Brewster County Tax Rollback Petition Nears Signature Goal
Citizens of Brewster County are pushing to rollback a tax increase recently approved by county commissioners.
The county's purposed tax rate change on table .387 per $100 of taxable value to .399 per $100 of taxable value. The petition would like to see a reduction of the county's budgeted revenue cut down to eight percent.
KRTS spoke with volunteers of the petition movement, Terry and Suzi Ervin of Terlingua Ranch, at the Big Bend Motor Lodge Café in Terlingua on Tuesday.
"I’ll tell you what really got me started: when we got our tax appraisal notice of a 497 percent increase in the value of our property," Mr. Ervin says. "See, we live in an old 1967 12-by-60 mobile home with a roof over it. Nothing fancy at all. And I have a homestead exemption and I’m over 70, so my taxes shouldn’t increase anymore... They don’t need to put this burden on the taxpayers."
The "they" Mr. Ervin referred to is the Brewster County commissioner's court, which is drawing a lot of ire from those involved in this petition movement.
The woman spearheading the petition is Julianne Braun, also from Terlingua Ranch. Texas state law says if 10 percent of the county’s registered voters sign the rollback petition, then a special election must be held.
"I currently have 711 signatures in my possession," she says. "And with the ones people have reported to me, we’re almost at our goal of 800."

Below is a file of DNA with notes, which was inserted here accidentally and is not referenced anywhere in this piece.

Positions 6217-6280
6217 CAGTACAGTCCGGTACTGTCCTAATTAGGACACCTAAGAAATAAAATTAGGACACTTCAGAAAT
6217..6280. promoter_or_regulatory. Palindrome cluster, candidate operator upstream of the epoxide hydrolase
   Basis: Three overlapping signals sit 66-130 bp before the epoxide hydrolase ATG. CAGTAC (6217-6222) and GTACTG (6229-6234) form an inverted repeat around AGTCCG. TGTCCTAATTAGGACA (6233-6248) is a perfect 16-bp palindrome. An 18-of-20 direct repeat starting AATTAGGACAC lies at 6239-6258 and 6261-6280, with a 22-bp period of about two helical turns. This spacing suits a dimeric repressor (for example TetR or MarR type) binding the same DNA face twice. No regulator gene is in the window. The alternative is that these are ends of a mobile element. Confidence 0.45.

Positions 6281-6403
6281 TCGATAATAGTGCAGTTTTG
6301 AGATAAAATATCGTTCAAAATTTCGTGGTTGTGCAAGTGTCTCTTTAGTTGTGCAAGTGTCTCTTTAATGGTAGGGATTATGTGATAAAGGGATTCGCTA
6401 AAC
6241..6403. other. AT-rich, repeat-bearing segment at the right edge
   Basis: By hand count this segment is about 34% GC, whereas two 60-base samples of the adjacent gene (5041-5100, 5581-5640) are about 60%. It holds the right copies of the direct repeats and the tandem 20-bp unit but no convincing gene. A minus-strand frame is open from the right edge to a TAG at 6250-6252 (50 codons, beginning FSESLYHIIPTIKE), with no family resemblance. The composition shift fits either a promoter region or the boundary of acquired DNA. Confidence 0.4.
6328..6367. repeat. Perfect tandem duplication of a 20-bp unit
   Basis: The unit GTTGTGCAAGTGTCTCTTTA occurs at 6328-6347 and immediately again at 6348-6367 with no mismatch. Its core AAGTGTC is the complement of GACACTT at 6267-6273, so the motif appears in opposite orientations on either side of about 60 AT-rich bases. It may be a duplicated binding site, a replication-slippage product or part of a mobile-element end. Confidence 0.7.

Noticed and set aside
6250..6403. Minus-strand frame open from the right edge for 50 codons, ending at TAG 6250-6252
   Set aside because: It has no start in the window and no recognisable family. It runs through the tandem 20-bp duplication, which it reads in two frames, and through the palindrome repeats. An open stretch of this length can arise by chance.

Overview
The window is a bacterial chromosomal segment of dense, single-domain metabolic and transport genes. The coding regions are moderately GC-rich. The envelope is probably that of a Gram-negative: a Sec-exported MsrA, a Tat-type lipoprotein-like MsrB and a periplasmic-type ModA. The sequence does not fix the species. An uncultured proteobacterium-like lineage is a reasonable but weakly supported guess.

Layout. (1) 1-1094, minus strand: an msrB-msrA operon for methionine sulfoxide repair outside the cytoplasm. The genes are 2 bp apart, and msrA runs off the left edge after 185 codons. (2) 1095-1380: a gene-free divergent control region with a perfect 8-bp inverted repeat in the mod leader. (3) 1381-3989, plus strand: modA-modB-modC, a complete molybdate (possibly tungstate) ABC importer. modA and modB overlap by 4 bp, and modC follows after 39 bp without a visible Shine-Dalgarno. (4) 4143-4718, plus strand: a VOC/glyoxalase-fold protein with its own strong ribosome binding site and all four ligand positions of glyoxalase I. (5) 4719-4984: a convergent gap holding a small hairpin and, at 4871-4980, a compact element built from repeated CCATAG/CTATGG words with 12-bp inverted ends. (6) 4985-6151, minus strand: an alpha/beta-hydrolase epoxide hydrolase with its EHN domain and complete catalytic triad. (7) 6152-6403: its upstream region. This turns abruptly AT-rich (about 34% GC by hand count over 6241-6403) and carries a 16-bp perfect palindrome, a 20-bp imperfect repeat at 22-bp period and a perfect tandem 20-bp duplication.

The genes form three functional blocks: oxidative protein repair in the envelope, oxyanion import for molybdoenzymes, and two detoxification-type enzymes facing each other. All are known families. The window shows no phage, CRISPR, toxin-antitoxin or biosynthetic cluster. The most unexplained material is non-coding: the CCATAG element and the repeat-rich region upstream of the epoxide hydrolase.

There must be at least 705 signatures of registered voters verified by the county before a special election can move forward.
Killingsworth confirms the petitioners do have a legal standing to challenge the tax increase - since the county wrongly calculated what's known as a "rollback rate" - that's the maximum tax increase commissioners can legally approve without putting the issue before voters.
"The petition is not to amend the budget," says Brewster County Judge Kathy Killingsworth. "The petition only deals with the tax rate and how that happened is our tax assessor/collector made a mistake calculating the rollback rate."
She didn't feel the current tax rate would make much of an impact on citizens.
"It's two cents," she says. "The difference in the two cents is actually in our road and bridge budget, that’s where the other two cents is. So, if you want good county roads then I would ask the voters to support the county’s budget."
Judge Killingsworth says a special election would cost the county $10,000, adding that Brewster County's tax rate is one of the lowest, "in the low 18th percentile throughout the state and well below its neighbor's tax rates."
On October 14, the petition organizers plan to deliver their documents to Brewster County Commissioner's Court for verification.